Chief Executive Officer (CEO), Pension Fund Operators Association of Nigeria (PenOp) Oguche Agudah, said there have been a number of reports about the government/governors borrowing trillions of Naira from pension funds to finance infrastructure flying around, and that the association felt the need to clarify a number of points.
He noted that the headline of the reports are sensational and do not capture the full thrust of the issues and that what is being referred to is a proposed infrastructure fund to be professionally managed by the Nigeria Sovereign Investment Authority (NSIA), there have been various discussions spanning months regarding how best to structure the funds to invest in infrastructure development and also attract local pension funds, local and international investors.
He posited that there will be a legal and commercial framework in place for this proposed infrastructure fund! adding that to the best of the association’s knowledge, this is still in the proposal stage, when the fund gets finalized, pension funds can decide if they will invest in the fund, what level of investment they decide or if the fund suits their appetite.
“There are 22 (Twenty Two) pension fund Administrators (PFAs) and Six (6) Closed pension fund Administrators (CPFA). Each of these 28 entities have their individual boards, investment strategies, investment appetites, investment committees. It is not possible to compel all 28 of them to invest by fiat in something that does not suit their individual strategies or risk profile.
“In addition, whatever, investment they make has to follow the laid down PenCom guidelines on investment of pension funds,” he said.
Agudah maintained that the PFAs and CPFAs have a fiduciary responsibility to manage the funds they hold in trust for their contributors so that when they retire, they will have decent funds to fall back on. They have carried this function out successfully for the past 16 years.
“Having said that, the Industry, has also been engaging with various parties on how best to individually and collectively fund infrastructure in a sustainable and responsible manner with a commercial return for the benefit of all stakeholders.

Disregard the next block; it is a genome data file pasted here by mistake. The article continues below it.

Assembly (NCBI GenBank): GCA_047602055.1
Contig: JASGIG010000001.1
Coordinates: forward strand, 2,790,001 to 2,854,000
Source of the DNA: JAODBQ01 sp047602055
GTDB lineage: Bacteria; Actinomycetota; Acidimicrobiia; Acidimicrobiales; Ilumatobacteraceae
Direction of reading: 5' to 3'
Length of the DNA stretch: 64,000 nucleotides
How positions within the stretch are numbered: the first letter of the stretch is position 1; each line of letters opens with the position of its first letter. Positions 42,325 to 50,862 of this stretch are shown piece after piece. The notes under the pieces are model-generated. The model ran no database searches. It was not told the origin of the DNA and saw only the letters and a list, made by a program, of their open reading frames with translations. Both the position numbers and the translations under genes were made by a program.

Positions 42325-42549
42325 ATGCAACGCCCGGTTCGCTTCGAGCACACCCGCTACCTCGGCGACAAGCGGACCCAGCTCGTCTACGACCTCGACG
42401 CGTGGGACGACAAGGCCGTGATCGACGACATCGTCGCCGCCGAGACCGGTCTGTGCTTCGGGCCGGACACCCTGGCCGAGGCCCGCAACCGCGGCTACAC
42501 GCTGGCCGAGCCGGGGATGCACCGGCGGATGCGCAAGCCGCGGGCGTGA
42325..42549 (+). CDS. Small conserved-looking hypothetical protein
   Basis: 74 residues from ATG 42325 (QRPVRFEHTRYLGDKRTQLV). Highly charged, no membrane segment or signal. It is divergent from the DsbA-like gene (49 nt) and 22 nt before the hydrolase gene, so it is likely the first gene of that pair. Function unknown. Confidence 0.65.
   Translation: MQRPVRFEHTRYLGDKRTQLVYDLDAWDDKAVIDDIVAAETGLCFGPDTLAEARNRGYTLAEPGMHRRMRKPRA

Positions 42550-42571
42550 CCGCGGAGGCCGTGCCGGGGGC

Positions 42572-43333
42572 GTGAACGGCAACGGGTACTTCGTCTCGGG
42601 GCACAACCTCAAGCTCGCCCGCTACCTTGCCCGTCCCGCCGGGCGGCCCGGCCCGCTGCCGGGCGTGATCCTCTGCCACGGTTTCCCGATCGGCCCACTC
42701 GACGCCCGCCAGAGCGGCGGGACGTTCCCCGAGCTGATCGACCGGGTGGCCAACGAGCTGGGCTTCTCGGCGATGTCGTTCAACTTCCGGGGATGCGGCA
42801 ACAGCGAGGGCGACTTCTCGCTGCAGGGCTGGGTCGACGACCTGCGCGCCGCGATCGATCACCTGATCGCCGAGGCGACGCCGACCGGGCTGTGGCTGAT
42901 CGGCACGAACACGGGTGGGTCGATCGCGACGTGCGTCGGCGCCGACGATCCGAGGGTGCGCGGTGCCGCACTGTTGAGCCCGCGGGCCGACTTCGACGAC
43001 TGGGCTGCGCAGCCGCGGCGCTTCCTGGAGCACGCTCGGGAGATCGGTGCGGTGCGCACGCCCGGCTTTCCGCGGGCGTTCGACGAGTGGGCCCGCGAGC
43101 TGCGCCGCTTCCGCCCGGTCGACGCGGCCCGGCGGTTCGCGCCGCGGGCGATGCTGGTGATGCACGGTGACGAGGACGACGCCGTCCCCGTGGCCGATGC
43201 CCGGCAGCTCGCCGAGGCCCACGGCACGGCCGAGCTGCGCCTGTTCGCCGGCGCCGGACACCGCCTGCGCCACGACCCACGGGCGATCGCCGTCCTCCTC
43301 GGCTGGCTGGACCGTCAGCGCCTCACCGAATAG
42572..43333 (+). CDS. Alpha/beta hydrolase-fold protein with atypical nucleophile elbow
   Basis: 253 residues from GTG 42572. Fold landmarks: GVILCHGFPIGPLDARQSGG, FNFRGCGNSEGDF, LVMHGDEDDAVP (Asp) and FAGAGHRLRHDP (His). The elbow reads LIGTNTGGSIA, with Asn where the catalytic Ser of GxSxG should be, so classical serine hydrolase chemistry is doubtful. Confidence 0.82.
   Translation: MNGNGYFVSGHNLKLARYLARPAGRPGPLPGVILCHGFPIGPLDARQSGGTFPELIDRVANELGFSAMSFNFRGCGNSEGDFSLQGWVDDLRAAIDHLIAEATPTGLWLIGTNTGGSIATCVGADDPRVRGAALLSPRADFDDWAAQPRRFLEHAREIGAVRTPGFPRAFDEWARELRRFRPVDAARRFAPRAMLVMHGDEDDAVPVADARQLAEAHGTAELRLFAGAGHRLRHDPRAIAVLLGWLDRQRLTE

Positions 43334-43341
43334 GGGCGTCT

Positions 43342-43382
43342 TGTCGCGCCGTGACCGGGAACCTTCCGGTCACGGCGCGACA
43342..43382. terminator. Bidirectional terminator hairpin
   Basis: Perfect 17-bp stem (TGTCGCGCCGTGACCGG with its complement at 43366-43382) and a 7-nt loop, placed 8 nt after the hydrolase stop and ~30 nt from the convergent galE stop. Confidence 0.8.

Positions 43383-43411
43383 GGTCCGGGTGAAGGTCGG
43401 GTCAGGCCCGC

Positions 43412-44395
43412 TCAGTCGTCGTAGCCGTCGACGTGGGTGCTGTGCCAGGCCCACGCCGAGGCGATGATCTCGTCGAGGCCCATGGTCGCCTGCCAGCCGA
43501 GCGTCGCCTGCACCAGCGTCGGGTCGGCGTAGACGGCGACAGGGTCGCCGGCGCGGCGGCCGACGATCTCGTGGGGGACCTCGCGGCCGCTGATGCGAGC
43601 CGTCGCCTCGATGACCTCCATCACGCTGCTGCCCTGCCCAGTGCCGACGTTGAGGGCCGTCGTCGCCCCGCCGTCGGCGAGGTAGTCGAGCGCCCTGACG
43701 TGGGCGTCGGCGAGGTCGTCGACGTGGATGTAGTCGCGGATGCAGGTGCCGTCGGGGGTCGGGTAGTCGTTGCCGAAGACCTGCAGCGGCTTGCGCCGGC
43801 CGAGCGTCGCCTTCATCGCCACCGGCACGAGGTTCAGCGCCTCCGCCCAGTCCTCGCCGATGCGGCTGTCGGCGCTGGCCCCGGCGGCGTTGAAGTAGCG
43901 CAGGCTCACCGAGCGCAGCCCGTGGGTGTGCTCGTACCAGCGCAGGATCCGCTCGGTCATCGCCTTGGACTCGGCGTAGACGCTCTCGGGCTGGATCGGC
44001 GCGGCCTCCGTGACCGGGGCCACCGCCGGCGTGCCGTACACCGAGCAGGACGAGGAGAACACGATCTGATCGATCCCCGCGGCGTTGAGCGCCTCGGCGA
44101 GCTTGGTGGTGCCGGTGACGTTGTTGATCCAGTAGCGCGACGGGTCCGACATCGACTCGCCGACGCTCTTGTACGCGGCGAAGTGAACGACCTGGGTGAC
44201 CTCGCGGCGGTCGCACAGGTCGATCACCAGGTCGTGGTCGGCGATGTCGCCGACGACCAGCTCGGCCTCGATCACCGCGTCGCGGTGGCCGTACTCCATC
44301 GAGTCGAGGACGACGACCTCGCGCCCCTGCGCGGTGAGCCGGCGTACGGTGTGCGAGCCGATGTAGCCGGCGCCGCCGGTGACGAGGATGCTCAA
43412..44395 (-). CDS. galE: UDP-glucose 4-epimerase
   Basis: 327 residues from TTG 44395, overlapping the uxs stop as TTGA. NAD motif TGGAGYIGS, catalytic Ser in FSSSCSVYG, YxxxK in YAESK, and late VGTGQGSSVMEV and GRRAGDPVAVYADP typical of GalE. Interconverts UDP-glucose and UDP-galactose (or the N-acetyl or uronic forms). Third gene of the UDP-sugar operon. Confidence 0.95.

“The industry has recorded some success on some infrastructure funding across the country directly and through funds, investing in power plants, student accommodation, roads, telecommunication infrastructure, among others,” he submitted.
The PenOp CEO posited that the industry is talking to a number of partners and looking to partner more in infrastructure funding in ways that are beneficial to all stakeholders, which is delivering a commercial and sustainable return for contributors, helping to grow the economy, create jobs that will fuel more contributors for the industry and by its investment activities improve the governance of projects and companies involved in this space.
An expert who asked that his name should net be mentioned, said the governors last week reportedly proposed to borrow around N17 trillion from the pension funds, adding that this again was an indication that most of those in authority are not conversant with the workings of the Pension Industry specifically the Contributory Pension scheme (CPS).
“It would interest you to know that the total value of the pension funds under management as at September 2020 stood at N11.57 trillion. Besides pension funds are not borrowed but rather invested in line with the investment regulations issued by the National Pension Commission,” he said.
He submitted that the investment regulations allow pension funds to be invested in asset classes such as Bonds, Sukuk, Treasury Bills, Global Depository Notes and other securities issued by the Federal Government of Nigeria, provided that the securities are guaranteed by the Federal Government of Nigeria.